So on the night of the meal everyone brings a course… (cue some adorable demonstration). And there is discussion, sharing of recipes (facilitated by the app), sharing of images, hashtags etc… Ratings within the app (also adorably demonstrated).

So, Ella shares her meal, she shares the recipe in the app…

The Meet Up and Eat Up team demonstrate their app idea.

The Meet Up and Eat Up team demonstrate their app idea.

Q&A

Q) Just marketed to students or other lonely people?

A) Mainly at students, and international students in particular as we think they are particularly looking for those connections, especially around holidays. But we’d want more mixing there, might put it into freshers week packs, introductory stuff…We might need to also arrange some initial meals to make this less intimidating… maybe even a Freshers week(s) event – there are five universities in town so opportunity to have mixing across those groups of students.

Game of Walks

Our challenge was to encourage walking to school so our audience was children, parents but also schools. We have turned our challenge into Game of Walks…

So, we’d find some maps of good walks to schools, routes that are longer but also safe… And along the route there would be sensors and, as you walk past, an image – appropriate to a theme in the curriculum – would appear on the pavement… So the kid will be a team and looks for an image appropriate for their team (e.g. sharks vs jellyfish).

Now, when we tested this out we discovered that kids cheat! And may try to rescan/gather the same thing. So it will randomly change to avoid that. And each week the theme will change…

So, there is also a tech angle here… We would have a wide field sensor – to trigger the device – and a narrow field sensor would enable the capturing of the thing on the walk… So that’s arduino operated. And you’d have 3D printed templates for the shape you need – which kids could print at school – so you’d just need a wee garden ornament type thing to trigger it. And once a week the kids would gather that data and see who won…

 

The Game of Walks team demo their idea for gamified school walks.

The Game of Walks team demo their idea for gamified school walks.

 

Q&A

Q1) How expensive will these be?

A1) Tried to pick sensors and devices that are cheap and cheerful. Arduino nanos are very inexpensive. LEDs probably more expensive… But keep it cheap, so if vandalised or stolen you can either repair or deal with loss.

Q2) How would you select the locations for the sensors… ?

A2) We thought we’d get parents and schools to select those… Encourage longer routes… The device will have that badge until collected… If lots of kids in the same place there’ll be a constant procession which could be tricky… Want, in a zone around the school, where you’d have smaller groups this would trigger.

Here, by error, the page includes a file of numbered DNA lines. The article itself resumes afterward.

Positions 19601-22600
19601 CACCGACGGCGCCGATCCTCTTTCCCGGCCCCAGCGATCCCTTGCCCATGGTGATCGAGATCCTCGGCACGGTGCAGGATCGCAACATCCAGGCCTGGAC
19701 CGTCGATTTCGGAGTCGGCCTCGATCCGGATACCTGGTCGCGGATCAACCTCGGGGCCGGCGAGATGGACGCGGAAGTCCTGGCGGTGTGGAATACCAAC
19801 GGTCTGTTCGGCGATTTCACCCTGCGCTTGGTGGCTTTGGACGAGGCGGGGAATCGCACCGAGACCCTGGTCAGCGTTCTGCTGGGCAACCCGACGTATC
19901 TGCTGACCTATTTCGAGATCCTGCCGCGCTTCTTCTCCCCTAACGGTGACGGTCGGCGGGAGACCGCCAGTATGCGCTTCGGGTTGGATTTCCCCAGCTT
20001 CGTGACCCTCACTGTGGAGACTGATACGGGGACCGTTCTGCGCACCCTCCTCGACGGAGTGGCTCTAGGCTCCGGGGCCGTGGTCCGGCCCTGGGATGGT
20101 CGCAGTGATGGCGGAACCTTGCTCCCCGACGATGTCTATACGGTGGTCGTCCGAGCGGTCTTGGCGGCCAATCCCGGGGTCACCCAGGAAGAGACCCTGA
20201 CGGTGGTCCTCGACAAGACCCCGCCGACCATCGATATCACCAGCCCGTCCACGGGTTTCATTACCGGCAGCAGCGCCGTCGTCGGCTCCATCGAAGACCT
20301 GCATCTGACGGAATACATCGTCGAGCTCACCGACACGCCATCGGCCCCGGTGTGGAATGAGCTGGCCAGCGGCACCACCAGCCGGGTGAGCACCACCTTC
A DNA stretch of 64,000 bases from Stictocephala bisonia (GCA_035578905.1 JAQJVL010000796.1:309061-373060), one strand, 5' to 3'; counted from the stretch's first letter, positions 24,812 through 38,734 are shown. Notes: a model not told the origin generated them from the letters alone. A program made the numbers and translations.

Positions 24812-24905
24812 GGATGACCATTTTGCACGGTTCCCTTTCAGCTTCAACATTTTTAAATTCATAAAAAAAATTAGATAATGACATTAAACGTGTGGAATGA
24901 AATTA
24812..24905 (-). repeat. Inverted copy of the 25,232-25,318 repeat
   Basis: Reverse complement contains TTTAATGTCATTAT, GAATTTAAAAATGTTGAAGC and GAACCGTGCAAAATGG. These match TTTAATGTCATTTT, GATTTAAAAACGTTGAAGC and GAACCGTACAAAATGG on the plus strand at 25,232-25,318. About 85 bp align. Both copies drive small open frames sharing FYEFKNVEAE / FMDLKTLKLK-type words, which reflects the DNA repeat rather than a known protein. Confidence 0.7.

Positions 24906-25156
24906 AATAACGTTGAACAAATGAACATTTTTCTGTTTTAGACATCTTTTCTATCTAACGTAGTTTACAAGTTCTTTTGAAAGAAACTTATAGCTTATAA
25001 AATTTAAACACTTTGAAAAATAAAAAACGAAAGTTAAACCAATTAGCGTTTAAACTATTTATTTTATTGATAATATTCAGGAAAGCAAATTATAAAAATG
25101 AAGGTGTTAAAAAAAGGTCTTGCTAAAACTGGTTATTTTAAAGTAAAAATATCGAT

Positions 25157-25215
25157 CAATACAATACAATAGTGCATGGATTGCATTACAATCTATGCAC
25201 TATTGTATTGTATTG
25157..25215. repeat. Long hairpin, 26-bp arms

Q3) Who programmes the Arduino

A3) Lots of schools teach Arduino, so could get the kids involved in this too, also the shapes, the data collection and users. And you will have footfall data as part of that capture which would also be interesting… Maybe get kids involved in potentially moving the sensors to new places because of lots/not enough footfall…

Comment) I think that’s exciting, getting the kids involved in that way…

Team Big Data

Note: this is almost certainly not their name, but they didn’t share their team name in their presentation.

So, I’m a user for our system… My mum has just recovered from cancer and I’m quite concerned about my own risk… So my friend suggested a new app to find out more… So I enter my data… And, based on a bigger data set my risks are calculated. And as a user I’m presented with an option for more information and tips on how to change… The database/system offers a suggestion of how to improve his practice… And maybe you reject some suggestions, so receive alternative ideas… And the app reminds you… In case you forget to cut back on your sausages… And based on those triggers and reminders you might update your personal data and risk… And the user is asked for feedback – and hopefully improves what they do…

Team Big Data demo their idea for an app nudging good health and personal care through an app and big data risk/suggestion database.

Team Big Data demo their idea for an app nudging good health and personal care through an app and big data risk/suggestion database.

Q&A

Q1) What stuff is going to be worked on… What would be held?

A1) We did a demonstration with a computer sharing all of your data in one place… It’s currently in lots of different places… We did a few simple designs that holds all the data of the users… Not trying to be the big brothers… We presented the user experience… But not so much the behind the scenes stuff…

Q2) How does the app know about the beer count? (part of the demo)

A2) We demonstrated this as an app but it could be a website, or something else… You can perhaps get that data based on purchase history etc. The user doesn’t have to do anything extra here, its using existing data in different places. Also people often share this stuff on Facebook.

Comment) You have tackled a really difficult problem… You’ve made a good start on this… It’s such a massive behavioural change to do…

Comment) Many people are happy to volunteer data already…

Q3) How do you convince Tesco to share data with this app?

A3) I think you’d need to have an agreement between NHS and Tesco… For a new form of membership where you opt into that sharing of data.

Comment) Might be a way to encourage people to sign up for a ClubCard, if there was a benefit for accuracy and advice in the app.

A3) Maybe also there are discounts that